And a correction.  There are three countries interested in hosting the Fourth European Wood Fire Conference.  They are Latvia, Belgium, and Spain (Barcelona).  It had been anticipated that the next host would be announced today but, each of the venues has asked for more time to consider their resources in relation to the hundred attendees (the average of the paying guests during the first three conferences).

 

 

Interlake Studio Tours June 9-10

Every year the Interlake supports its makers with bi-annual open studio visits.  This year the dates are June 9 and 10 and September 1 and 2.  Go online, check out the map and visit the workplaces of the more than 29 plus talented individuals.

The Interlake has a history of creative individuals.  The Wave tour began in 2002 when School of Art graduate and Winnipeg Beach painter, Helma RoggeRedhers, organized the event. RoggeRedhers joined forces with Sandy Driscoll, a graphic designer, creating a self-guided tour of studios along Manitoba north highways 8 and 9.  The tour has grown successfully since its beginnings to encompass more than 29 artists (some years 40!).  Pottery, painting, sculpture, textiles…there is something for everyone.  Good luck to all of the artists this year!

 

Jeanne McRight: A Ceramist who migrated to Canada because of the escalation of the Vietnam War

Jeanne McRight was born in Delaware and was awarded her MFA from the Tyler School of Art in Philadelphia before moving to Canada.  In 1970, after Nixon invaded Cambodia, McRight and her husband, Wayne Cardinalli, along with a group of like-minded artist friends decided to emigrate to Canada, “our welcoming multicultural neighbor, where country property was affordable and a renaissance in the arts had begun”.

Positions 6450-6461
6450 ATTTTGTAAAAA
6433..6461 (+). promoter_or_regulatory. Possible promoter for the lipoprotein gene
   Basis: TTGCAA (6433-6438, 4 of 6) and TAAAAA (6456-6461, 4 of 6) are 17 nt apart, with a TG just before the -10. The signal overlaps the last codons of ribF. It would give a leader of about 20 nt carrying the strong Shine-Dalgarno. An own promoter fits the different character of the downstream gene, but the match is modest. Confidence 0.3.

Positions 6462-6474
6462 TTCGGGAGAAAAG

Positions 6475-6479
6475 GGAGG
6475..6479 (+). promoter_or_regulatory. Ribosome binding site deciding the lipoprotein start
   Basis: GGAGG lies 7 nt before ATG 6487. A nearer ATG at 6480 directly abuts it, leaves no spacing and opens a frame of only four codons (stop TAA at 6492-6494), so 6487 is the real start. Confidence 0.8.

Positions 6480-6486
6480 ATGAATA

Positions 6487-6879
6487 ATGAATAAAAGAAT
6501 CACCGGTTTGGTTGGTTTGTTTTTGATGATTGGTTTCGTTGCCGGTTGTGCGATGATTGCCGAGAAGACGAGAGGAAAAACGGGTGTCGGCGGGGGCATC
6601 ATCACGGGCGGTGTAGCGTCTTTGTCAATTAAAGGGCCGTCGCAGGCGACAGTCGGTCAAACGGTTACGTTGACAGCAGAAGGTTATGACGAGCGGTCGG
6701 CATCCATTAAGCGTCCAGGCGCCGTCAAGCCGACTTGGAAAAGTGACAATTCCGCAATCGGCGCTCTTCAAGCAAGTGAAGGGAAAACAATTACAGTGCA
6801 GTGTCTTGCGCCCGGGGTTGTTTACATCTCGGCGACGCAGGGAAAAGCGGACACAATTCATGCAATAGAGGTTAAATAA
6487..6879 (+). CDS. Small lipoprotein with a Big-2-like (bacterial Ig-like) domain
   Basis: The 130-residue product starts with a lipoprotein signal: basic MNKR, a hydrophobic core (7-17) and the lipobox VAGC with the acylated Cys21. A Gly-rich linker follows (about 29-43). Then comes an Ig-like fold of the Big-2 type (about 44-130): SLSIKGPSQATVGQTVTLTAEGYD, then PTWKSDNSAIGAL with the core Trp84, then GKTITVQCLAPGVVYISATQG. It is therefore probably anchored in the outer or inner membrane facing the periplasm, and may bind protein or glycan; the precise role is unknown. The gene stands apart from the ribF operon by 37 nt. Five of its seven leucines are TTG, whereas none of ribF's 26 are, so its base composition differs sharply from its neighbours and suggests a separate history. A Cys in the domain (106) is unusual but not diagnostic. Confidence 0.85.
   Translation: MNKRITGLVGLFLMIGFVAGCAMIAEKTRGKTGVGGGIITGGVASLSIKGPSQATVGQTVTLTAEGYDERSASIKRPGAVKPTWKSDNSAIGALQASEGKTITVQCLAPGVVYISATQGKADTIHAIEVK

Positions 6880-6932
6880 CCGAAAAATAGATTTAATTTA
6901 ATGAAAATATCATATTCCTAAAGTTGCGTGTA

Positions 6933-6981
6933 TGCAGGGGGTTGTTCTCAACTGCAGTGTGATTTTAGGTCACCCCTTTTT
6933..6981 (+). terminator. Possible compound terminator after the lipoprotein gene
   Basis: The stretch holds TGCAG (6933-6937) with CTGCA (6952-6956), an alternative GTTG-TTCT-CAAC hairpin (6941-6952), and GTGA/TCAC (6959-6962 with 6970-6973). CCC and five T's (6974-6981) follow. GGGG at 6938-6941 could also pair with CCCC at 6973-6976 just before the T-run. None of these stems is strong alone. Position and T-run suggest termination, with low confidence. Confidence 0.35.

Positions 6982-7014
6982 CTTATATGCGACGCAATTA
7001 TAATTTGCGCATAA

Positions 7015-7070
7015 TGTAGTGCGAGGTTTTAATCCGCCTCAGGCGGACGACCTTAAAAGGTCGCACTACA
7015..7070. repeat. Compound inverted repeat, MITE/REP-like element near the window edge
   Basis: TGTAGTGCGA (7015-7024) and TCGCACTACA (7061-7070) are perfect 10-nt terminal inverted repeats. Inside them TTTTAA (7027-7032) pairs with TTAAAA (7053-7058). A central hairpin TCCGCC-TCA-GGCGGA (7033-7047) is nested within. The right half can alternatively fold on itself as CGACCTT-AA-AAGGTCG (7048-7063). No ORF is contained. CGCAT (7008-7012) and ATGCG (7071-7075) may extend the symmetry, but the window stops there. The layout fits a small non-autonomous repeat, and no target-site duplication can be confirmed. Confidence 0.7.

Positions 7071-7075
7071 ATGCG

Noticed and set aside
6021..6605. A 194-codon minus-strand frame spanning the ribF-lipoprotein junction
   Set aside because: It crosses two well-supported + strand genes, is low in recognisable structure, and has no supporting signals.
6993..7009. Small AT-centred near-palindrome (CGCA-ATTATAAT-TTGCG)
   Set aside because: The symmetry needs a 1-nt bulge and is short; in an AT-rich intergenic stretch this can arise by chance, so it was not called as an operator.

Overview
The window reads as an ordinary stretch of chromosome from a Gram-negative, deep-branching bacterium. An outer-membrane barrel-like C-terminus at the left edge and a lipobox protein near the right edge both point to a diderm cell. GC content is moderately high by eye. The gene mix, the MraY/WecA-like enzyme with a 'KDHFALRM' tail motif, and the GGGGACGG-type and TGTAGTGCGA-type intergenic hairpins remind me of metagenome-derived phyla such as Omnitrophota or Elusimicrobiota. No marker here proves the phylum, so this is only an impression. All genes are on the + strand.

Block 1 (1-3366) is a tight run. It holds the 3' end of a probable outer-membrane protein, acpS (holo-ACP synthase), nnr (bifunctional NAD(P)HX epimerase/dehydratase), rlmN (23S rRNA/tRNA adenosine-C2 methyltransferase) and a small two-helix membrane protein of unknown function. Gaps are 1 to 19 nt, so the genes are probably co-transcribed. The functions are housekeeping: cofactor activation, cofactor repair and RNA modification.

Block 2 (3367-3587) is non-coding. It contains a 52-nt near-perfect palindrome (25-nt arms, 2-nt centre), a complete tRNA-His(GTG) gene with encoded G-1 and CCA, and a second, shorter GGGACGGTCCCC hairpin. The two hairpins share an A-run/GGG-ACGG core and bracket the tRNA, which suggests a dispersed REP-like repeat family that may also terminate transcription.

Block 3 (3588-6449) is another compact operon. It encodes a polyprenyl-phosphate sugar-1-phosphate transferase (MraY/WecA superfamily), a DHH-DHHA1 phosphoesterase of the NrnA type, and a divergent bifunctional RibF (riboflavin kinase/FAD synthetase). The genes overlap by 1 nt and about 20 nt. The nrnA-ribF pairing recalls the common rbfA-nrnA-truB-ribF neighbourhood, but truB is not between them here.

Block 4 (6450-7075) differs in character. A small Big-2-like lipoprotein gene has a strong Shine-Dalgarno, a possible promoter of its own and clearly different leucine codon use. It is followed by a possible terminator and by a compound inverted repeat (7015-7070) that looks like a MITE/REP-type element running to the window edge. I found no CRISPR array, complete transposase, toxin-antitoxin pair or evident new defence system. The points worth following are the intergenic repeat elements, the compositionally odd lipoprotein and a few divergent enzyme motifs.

McRight and Cardinalli built studios on our 50-acre farm, set up a small storefront gallery in nearby Hastings, Ontario, and began connecting with artists and craftspeople coming out of the new programs at Sheridan as well as other American and Brit ex-pats. They arrived at a good time.  Besides becoming involved locally, Jeanne began to explore her identity through a series of installations.  Cardinalli became Chairman of the Ontario Clay and Glass Association, later Fusion.  Their work was exhibited with the Ontario Potters Association, the biennial ‘Fireworks’ exhibition as well as in galleries across Canada and in the United States.

McRight’s work is often influenced by ‘happenings’ around her.  A multimedia performance collaboration book place at Trent University in 1987.  It was influenced by the Badlands of Canada and the late John Chalke.  You can see it on youtube:

https://www.youtube.com/watch?v=xICXWJNpEro&sns=em

McRight is the woman in the khaki shorts throwing bisque ware artefacts into the cracked clay surface.

McRight taught full time after 1990 for the Etobicoke School of the Arts in Toronto.  She is now retired and has a studio in Mississauga, Ontario.

Her work in ceramics, photography, and painting is informed by a search for identity and memory set within the context of history.  She investigates our interaction with natural and manufactured objects removed from their original context and how those changes and our interactions create new meanings.  McRight’s work has been recognized by the Ontario Arts Council through more than thirty grants and two Canada Council grants.

McRight’s lifelong artistic practice in ceramics, painting and photography explores how identity is shaped by sensory experience and memory within the context of history. I often use local geologic features and archaeological excavations as places of departure, working in sequential series. Also, I like to investigate our interactions with natural and man-made artefacts removed from original contexts and how those interactions charge the objects with new meaning. I am the recipient of over 30 Ontario Arts Council grants and awards, and two Canada Council B grants.